The only free options charts I’m aware of are at BigCharts (see http://sixfigureinvesting.com/2010/03/free-option-charts/). I’ve heard that optionsExpress, has good options charts, but I have not seen them. Option volumes tend to be very light except for the popular stocks/ETFs and even then most of the action is in the option strike prices close to where the stock is currently trading. Options with low / non-existent volumes often quote wide big / asked spreads, but I’ve found that I can often buy or sell options close to the price halfway between those two quotes. I usually have to give up a penny or nickel to the market maker. So for example if I wanted to buy a option and the the quote was 0.8 bid, 1.1 asked I would put in a limit order for 0.95, and if that didn’t fill after a few minutes, cancel that order and re-enter at 1.00. If you are ever confused as to whether you should be using the ask or the bid price, just ask yourself which is worse for you, and that will be the price the market is offering for that transaction. Never use a market order on options unless it is a very active, with very tight spreads, and you are concerned about the market “running away” from you.

    – Vance

  • Bry

    Really good information. Thanks!

  • gamcom

    I have been looking for historical options prices so that I can look for patterns or make some sense of why some strike prices move and others don’t.  I would be nice to see a chart or graph for all of the various expiration dates and strike prices 

  • vance3h

    Hi,
    I’m not aware of any free sources of options historical prices. What specific kinds of options are you looking at (e.g,, SPY, VIX, stocks)? Could you give me a quick example of the behavior you are seeing. I might be able to offer some suggestions if I have more info.

    – Vance

  • Seaisland55

    BigCharts options graphs ARE NOT ACCURATE.  The high price on the GS December 120 put, for instance, displayed more than $1.00 lower than the put’s high trade for the day.  (This is a big surprise on an otherwise reliable chart site.)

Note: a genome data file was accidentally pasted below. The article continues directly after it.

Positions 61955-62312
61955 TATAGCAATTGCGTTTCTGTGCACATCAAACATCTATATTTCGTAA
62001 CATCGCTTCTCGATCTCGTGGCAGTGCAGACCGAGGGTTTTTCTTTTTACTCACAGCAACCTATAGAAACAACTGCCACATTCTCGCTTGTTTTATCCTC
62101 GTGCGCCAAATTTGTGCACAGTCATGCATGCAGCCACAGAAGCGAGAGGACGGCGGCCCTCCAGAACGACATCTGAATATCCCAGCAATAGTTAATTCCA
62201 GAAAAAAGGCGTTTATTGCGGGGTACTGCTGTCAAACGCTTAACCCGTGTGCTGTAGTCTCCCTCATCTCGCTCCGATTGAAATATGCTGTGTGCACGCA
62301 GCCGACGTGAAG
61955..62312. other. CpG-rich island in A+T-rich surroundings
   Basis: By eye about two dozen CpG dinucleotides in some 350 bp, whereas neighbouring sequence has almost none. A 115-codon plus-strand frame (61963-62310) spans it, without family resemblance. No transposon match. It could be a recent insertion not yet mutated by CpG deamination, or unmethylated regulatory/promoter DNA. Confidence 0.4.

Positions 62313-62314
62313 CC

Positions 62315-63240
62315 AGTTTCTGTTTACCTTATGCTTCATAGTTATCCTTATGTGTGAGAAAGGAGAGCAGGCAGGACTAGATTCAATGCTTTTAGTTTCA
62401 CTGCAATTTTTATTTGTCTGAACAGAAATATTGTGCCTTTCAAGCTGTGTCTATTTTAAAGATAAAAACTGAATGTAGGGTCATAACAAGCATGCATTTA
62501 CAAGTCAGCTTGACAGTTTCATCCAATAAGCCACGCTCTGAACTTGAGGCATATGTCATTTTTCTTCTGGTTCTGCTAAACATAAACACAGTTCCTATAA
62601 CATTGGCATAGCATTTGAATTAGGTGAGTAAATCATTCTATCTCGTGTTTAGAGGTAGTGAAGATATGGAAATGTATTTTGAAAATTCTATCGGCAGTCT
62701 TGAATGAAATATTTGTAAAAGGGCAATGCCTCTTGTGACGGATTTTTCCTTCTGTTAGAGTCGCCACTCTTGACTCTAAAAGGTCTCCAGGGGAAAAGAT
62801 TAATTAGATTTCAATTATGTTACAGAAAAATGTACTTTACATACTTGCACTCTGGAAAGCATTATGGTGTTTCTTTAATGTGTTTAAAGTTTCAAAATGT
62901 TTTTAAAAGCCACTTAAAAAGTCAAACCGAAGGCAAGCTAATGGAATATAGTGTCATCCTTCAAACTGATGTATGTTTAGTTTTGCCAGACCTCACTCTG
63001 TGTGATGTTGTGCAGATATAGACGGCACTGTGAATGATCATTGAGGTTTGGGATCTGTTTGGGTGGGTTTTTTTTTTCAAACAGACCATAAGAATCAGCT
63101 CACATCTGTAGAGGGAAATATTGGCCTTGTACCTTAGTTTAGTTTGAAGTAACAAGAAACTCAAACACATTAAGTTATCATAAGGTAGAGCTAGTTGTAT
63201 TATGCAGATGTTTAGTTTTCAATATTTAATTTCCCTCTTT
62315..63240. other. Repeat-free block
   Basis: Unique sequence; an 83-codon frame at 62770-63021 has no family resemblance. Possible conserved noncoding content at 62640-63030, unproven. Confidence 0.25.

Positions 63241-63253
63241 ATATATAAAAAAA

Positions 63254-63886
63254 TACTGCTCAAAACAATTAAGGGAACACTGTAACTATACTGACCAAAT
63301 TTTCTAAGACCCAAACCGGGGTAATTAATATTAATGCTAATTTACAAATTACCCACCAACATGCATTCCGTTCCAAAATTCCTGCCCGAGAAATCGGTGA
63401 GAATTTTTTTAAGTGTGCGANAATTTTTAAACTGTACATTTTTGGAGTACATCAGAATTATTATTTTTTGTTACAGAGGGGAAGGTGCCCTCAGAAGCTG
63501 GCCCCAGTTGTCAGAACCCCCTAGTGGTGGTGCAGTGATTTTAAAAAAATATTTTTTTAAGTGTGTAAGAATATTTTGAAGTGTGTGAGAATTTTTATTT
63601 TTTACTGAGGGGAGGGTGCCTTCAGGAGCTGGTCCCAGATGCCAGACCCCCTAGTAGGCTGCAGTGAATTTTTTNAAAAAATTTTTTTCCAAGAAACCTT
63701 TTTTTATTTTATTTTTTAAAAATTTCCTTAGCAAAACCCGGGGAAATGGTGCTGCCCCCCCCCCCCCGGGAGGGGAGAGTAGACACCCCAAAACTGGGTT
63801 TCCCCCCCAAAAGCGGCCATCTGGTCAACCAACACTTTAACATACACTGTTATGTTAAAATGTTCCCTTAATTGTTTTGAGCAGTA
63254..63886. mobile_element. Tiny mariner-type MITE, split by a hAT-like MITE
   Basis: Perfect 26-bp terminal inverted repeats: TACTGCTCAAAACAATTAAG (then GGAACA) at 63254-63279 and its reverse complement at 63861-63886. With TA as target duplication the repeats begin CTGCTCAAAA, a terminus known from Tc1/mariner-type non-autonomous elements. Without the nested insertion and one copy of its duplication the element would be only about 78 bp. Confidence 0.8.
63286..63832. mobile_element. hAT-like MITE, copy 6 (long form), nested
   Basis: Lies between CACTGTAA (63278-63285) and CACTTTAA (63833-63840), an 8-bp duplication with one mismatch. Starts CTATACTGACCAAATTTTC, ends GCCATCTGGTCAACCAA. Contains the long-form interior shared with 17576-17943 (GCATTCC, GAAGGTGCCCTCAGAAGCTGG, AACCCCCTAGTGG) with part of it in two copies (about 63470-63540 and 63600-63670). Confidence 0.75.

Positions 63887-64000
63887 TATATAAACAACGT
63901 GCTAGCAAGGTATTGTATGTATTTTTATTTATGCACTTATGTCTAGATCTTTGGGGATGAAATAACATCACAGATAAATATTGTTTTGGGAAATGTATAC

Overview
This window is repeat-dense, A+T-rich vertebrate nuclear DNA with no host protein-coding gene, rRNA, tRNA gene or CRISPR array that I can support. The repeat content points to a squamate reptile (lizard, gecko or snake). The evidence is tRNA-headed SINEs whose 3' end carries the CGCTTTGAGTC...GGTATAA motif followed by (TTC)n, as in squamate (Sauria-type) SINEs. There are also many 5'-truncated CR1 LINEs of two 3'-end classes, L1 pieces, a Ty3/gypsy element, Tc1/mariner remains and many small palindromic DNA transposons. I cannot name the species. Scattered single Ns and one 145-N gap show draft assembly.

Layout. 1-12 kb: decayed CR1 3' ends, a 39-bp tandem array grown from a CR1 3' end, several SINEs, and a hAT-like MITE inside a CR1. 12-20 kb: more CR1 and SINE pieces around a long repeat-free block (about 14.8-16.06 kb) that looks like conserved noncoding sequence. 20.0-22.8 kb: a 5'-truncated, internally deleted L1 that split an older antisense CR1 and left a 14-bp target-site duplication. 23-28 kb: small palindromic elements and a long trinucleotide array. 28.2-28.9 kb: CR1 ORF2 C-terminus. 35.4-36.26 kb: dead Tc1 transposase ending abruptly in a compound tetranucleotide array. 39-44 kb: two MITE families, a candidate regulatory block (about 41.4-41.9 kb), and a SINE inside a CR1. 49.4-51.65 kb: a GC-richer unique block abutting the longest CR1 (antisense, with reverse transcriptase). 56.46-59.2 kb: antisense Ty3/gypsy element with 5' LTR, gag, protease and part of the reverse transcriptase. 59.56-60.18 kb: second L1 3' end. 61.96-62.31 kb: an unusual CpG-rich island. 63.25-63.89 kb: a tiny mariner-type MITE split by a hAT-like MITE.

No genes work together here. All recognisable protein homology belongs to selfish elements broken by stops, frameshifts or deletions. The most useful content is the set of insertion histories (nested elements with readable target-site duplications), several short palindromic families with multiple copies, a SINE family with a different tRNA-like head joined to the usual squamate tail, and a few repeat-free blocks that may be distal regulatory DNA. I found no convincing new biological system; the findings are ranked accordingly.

• http://www.facebook.com/randy.lively.10 Randy Lively

    Hi Vance- I am looking for historical weekly options charts for AAPL, GOOG, PLCN, NFLX, and AMZN . it would be nice if these went back 6 months to a year

  • http://www.sixfigureinvesting.com/blog Vance Harwood

    Hi Randy, I’m not aware of any free options charts for the historical data you want. I’m sure you can pay for option data and generate the charts, but I suspect that would be pretty expensive. Sorry, not any help.

    – Vance

  • cslob

    based on the article/post above I went to BigCharts. Thanks.

    Now that I’ve played with it a little, i recognize that the options charts I’ve been using from Fidelity (yes they have ‘em) are actually coming from BigCharts. I recognize the presentation and controls. Alas, neither will overlay the stock price and neither will provide history just currently trading options.

  • Alexis

    Hi Randy, Options Express provides this info for FREE and I don’t make a trade without looking at their historical quotes; it also shows volume and open interest

    Good Luck to you

  • http://www.sixfigureinvesting.com/blog Vance Harwood

    Hi Alexis, Do you mean OptionsXpress? I wasn’t able to find an “Options Express” firm.

    – Vance